Organization Change in Business
Drivers of organizational change.
When trying to influence organizational change, you have to first understand why you are trying to influence it. Some good reasons are social influence or responding to an action (Marsden and Friedkin, 1993), sustaining a healthy environment (Newman, 2012), improving understanding, or simply trying to remain relevant to the industry or consumer.
As an entrepreneur, I always find myself having to create organizational change every few years. As technology advances, so must I and my business. In determining whether or not it is time for a change, we look at factors such as a drop in sales, website traffic, or lack of consumer interest. Even without those negative impacts, we must still create change so that we can remain above change. A majority of the changes we make consist around guesswork and market predictions. Sometimes it plays out well and we remain on top or within the industry’s new standards, or we make the wrong decision and are stuck trying to catch-up with the market.
What I have found to be my most effective reason for change is listening to the consumer. We must make it a priority to hear their desires, compliments and complaints. Focus on what they like, what they want more of, and what they want less of. Even if the industry is headed in one direct and the consumer in another, I have found that following the consumer’s change request is more beneficial to the organization.
Fortunately, most of my business is done online and through websites. Technology has easily allowed my company the opportunity to test the reactions of the customers toward the changes. Because of a majority of the business being done online, there are a multitude of tools that we use to track their reactions as they navigate throughout the web pages. Positive reactions create positive sales, and negative reactions create negative sales.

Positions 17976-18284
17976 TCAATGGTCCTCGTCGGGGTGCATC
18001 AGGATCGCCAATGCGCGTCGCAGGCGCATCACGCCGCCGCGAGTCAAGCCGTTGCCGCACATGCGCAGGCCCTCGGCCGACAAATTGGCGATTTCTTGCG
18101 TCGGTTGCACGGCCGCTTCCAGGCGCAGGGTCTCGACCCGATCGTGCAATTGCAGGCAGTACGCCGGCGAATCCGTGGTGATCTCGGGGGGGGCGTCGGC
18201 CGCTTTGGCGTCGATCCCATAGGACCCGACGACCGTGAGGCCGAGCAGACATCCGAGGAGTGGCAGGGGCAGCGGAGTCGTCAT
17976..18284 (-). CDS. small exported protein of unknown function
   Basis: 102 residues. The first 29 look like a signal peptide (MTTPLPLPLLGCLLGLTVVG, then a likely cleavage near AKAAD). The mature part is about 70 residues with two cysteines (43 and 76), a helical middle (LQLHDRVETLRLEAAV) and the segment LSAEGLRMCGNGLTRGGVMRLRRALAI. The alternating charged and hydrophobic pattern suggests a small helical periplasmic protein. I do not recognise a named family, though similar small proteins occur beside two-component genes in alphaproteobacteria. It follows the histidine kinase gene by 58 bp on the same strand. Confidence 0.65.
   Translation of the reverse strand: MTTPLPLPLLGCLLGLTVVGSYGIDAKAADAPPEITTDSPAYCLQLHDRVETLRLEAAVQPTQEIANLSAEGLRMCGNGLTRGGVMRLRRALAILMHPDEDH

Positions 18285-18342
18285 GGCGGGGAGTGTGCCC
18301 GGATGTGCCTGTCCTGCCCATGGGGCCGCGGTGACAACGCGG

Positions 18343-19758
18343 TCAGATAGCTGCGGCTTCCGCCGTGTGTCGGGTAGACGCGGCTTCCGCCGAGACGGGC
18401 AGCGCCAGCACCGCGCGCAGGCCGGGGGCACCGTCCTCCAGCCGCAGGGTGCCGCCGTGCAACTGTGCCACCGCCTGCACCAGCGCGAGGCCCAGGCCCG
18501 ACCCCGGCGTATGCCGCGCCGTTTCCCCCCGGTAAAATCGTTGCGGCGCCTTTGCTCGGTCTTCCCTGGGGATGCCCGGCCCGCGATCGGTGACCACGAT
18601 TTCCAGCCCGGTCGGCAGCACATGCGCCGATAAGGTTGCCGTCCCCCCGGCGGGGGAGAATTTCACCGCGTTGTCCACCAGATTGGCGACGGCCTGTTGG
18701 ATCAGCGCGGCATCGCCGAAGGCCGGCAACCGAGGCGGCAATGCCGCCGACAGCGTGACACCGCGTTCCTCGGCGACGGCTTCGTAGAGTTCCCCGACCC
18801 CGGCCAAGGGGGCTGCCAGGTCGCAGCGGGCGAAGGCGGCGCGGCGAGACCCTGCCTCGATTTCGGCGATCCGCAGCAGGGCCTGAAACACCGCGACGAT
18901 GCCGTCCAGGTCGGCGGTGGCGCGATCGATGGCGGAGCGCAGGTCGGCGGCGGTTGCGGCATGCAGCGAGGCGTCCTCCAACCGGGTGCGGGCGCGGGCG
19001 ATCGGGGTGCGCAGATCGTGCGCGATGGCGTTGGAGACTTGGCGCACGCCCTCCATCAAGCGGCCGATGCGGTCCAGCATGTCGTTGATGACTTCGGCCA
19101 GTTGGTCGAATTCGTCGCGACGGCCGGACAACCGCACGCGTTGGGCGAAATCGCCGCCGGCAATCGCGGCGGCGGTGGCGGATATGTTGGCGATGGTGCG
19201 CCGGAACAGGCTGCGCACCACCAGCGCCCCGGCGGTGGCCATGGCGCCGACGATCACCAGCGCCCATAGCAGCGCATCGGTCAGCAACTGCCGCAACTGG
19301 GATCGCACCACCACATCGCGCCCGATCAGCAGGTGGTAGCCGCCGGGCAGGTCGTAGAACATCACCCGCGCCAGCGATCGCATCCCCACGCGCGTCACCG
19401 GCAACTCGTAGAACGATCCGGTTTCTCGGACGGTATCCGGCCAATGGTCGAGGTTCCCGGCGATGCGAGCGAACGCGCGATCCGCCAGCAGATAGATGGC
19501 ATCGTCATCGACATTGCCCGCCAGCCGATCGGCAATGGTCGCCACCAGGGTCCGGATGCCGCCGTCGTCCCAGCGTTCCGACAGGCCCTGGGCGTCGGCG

Organizational change should always be driving in a forward direction, else it’s going backward or is standing still. Neither or which is good for long-term business success.
The keys to successful organizational change.
Successful organizational change begins with making sure that change is a priority. Being able to implement and continually set goals will prepare for course correction. These goals should include strategic planning along with setting deadlines and leadership roles (Newman, 2012).
My most successful changes have come from simply asking the consumer what they thought of the changes and whether or not they were needed. Survey’s, rewards, and discounts are a great incentive for the consumer and an opportunity for me to hear directly from the persons who the changes are being made for. In the beginning of my career, I would spend weeks or months trying to guess what the consumer wanted and it wasn’t until I decided to ask them, that I was able to implement the most affective changes.
In order to get to that point of being able to listen to the consumer, I had to research, study, test, analyze and be open to understanding their wants. What I concluded was that organizational change is never going to satisfy everyone. If I tested too much, I would only get more confused by the multitude of reactions and suggestions. Change is only a piece of the solution. What’s equally as important is persuasion of public convincing (Battliana and Casciaro, 2012).
If the leader successfully sustains and oversees the process, the result will be a functional and sustainable transformation of the organization.
Battliana, J., & Casciaro, T. (2012). Change agents, networks, and institutions: A contingency theory of organizational change. Academy of Management Journal, 55(2), 381-398.
Marsden, P. V., & Friedkin, N. E. 1993. Network studies of social influence. Sociological Methods and Research, 22: 127–151.
Newman, J. (2012). An organizationally change management framework for sustainability.Greener Management International, 57, 65-75.